Written by Tanguy Lepesant.
During the 2016 election campaign, Tsai Ing-wen and the Democratic Progressive Party (DPP) emphasised “generational justice” in order to both criticise Ma Ying-jeou’s economic policies and attract youth votes. The DPP highlighted stagnant low wages, poor working conditions, and pressure from free trade agreements with China on Taiwan’s democratic system. These campaigns resonated with youths already participating in large scale social movements such as the 2014 Sunflower Student Movement. Studies show that Taiwanese youths believe their quality of life as adults will be worse than their parents‘ and that they are victims of “generational injustice”. They believe they have been deprived of their “right to a good quality of life” by their elders whom benefited from Taiwan’s economic miracle and accumulated wealth at the expense of environmental protection. They believe these elders have unjustly monopolise power over all decision-making processes through a strictly age-based vertical hierarchy.
Taiwanese under 40 constitute roughly one third of the entire electorate and are mostly swing voters. They will again be a key factor in the 11 January 2020 presidential election. Youth voters were crucial to Tsai Ing-wen’s 2016 victory but then have shown signs of disappointment since then deserted the DPP during the November 2018 local elections. Yet, voters under 40 contributed significantly to Tsai’s victory over Lai Ching-te in the DPP primary, showing that she has not completely lost her political appeal. The role of youth voters in the upcoming election is still uncertain, but a generational analysis can help us understand this highly volatile context.
Surveys and interviews I conducted during the past fifteen years show the existence of a specific “post-democratic reforms generation” born after 1980. In terms of socio-political values and positions, the generation can be schematically portrayed following its “red lines”, “distrusts” and “concerns”. The red lines are non-negotiable aspects of young Taiwanese lives and selves: identification with the democratic system of a sovereign Taiwan distinct from China; the defence of core values deriving from human rights that tend to make them more progressive than their parents and grandparents; and the rejection of “political polarisation” based mainly on ethnic division and conflicts between older generations of waishengren (mainlanders) and bendiren (locals). Consequently these youths are averse to both ends of the political spectrum that promote either unification with China or radical ethnic Taiwanese nationalism. Facing mounting Chinese pressure, they favour a status quo defined as the defence of a de facto sovereign and independent Taiwan.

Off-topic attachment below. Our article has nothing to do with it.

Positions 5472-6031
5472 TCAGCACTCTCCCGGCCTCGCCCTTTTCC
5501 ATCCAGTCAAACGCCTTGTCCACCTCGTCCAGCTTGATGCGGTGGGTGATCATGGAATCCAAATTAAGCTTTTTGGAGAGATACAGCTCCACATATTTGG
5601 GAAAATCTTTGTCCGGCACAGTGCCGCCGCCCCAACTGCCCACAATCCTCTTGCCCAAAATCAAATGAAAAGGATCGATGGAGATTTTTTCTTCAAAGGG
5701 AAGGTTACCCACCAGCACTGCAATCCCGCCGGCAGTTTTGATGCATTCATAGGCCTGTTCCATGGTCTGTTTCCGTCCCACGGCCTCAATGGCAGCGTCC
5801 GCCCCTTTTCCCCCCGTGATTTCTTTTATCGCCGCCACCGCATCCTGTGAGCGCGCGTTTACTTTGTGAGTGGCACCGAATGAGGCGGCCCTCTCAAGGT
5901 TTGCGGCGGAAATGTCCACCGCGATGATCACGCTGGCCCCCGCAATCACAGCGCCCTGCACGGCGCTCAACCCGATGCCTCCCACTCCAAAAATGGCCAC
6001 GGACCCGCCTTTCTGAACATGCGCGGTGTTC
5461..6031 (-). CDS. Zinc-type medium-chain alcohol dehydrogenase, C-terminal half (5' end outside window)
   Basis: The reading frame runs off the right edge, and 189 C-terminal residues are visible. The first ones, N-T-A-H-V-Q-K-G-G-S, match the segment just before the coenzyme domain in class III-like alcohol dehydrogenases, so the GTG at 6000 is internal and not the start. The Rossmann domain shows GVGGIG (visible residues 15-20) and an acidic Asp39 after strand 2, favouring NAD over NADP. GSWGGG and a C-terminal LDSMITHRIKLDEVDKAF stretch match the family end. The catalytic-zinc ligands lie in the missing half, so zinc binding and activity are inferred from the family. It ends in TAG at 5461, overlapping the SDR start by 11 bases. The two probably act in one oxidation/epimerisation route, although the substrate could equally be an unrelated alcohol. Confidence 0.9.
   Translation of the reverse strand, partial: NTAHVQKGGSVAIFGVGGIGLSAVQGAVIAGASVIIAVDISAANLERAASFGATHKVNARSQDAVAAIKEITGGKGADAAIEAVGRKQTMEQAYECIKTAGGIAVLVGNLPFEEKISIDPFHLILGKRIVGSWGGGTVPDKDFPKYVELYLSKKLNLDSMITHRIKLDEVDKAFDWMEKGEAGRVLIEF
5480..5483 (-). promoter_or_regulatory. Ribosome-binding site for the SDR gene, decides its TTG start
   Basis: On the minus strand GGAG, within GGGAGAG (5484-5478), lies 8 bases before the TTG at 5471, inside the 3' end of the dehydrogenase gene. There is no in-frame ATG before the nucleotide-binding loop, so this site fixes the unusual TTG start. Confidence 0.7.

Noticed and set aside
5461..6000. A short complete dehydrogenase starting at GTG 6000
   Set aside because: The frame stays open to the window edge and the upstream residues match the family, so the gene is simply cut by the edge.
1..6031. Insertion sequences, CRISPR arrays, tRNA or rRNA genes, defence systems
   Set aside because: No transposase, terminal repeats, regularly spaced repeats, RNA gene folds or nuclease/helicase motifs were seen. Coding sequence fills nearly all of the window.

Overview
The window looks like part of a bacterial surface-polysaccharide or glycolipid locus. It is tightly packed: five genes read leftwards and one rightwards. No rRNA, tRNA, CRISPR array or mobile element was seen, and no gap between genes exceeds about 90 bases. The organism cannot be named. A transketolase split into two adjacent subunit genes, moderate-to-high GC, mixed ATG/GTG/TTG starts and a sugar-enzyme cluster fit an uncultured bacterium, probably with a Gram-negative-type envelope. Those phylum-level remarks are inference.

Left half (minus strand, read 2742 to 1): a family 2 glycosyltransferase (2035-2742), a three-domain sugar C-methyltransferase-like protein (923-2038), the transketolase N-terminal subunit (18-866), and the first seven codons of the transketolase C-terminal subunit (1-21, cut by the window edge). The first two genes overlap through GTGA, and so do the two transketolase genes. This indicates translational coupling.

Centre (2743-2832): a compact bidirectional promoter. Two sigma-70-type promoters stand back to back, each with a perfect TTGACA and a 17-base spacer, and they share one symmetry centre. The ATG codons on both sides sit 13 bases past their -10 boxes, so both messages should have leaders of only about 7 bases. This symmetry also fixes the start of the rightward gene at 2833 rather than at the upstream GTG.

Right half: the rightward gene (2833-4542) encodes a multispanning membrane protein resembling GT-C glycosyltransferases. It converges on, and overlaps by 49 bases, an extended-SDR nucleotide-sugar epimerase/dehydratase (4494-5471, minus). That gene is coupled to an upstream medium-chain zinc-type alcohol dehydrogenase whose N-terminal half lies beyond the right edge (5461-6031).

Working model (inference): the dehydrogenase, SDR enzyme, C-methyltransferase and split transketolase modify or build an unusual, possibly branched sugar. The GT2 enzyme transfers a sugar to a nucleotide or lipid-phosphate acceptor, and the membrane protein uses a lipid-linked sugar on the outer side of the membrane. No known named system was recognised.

“Distrust” is mainly directed at traditional media and major political parties which translates into weak party identification. Youths also worry about two different forces threatening Taiwan: Chinese pressure on freedom and democracy, and environmental threats. These threats, combined with a variety of poor economic conditions, incentivise young Taiwanese to consider moving abroad. However, most say that if Taiwan could offer good living conditions, they would choose to stay.
This rough outline of young Taiwanese citizens’ socio-political values and positions gives insights into why Tsai won the DPP primary by a margin of about 20% among people under 39. Tsai Ing-wen earned some credit as a determined leader and protector of Taiwan’s democracy by firmly rejecting Xi Jinping’s January 2019 speech on Taiwan’s future and the “One Country, Two Systems” formula. This issue is particularly salient with young people, especially since Hong Kong’s anti-extradition law protests began the day before the DPP primary’s opinion polls opened. Tsai is also seen as more moderate and cautious in her approach of cross-Strait relations than her former premier, Lai Ching-te. Lai presented a more local, pro-business, and old guard/radical independentism image, whereas Tsai (re)built the image of a firm national leader benefiting from a strong international approval. The passage of the same-sex marriage bill – after two years of delays – and changing international contexts have helped Tsai to shed the image of a passive leader.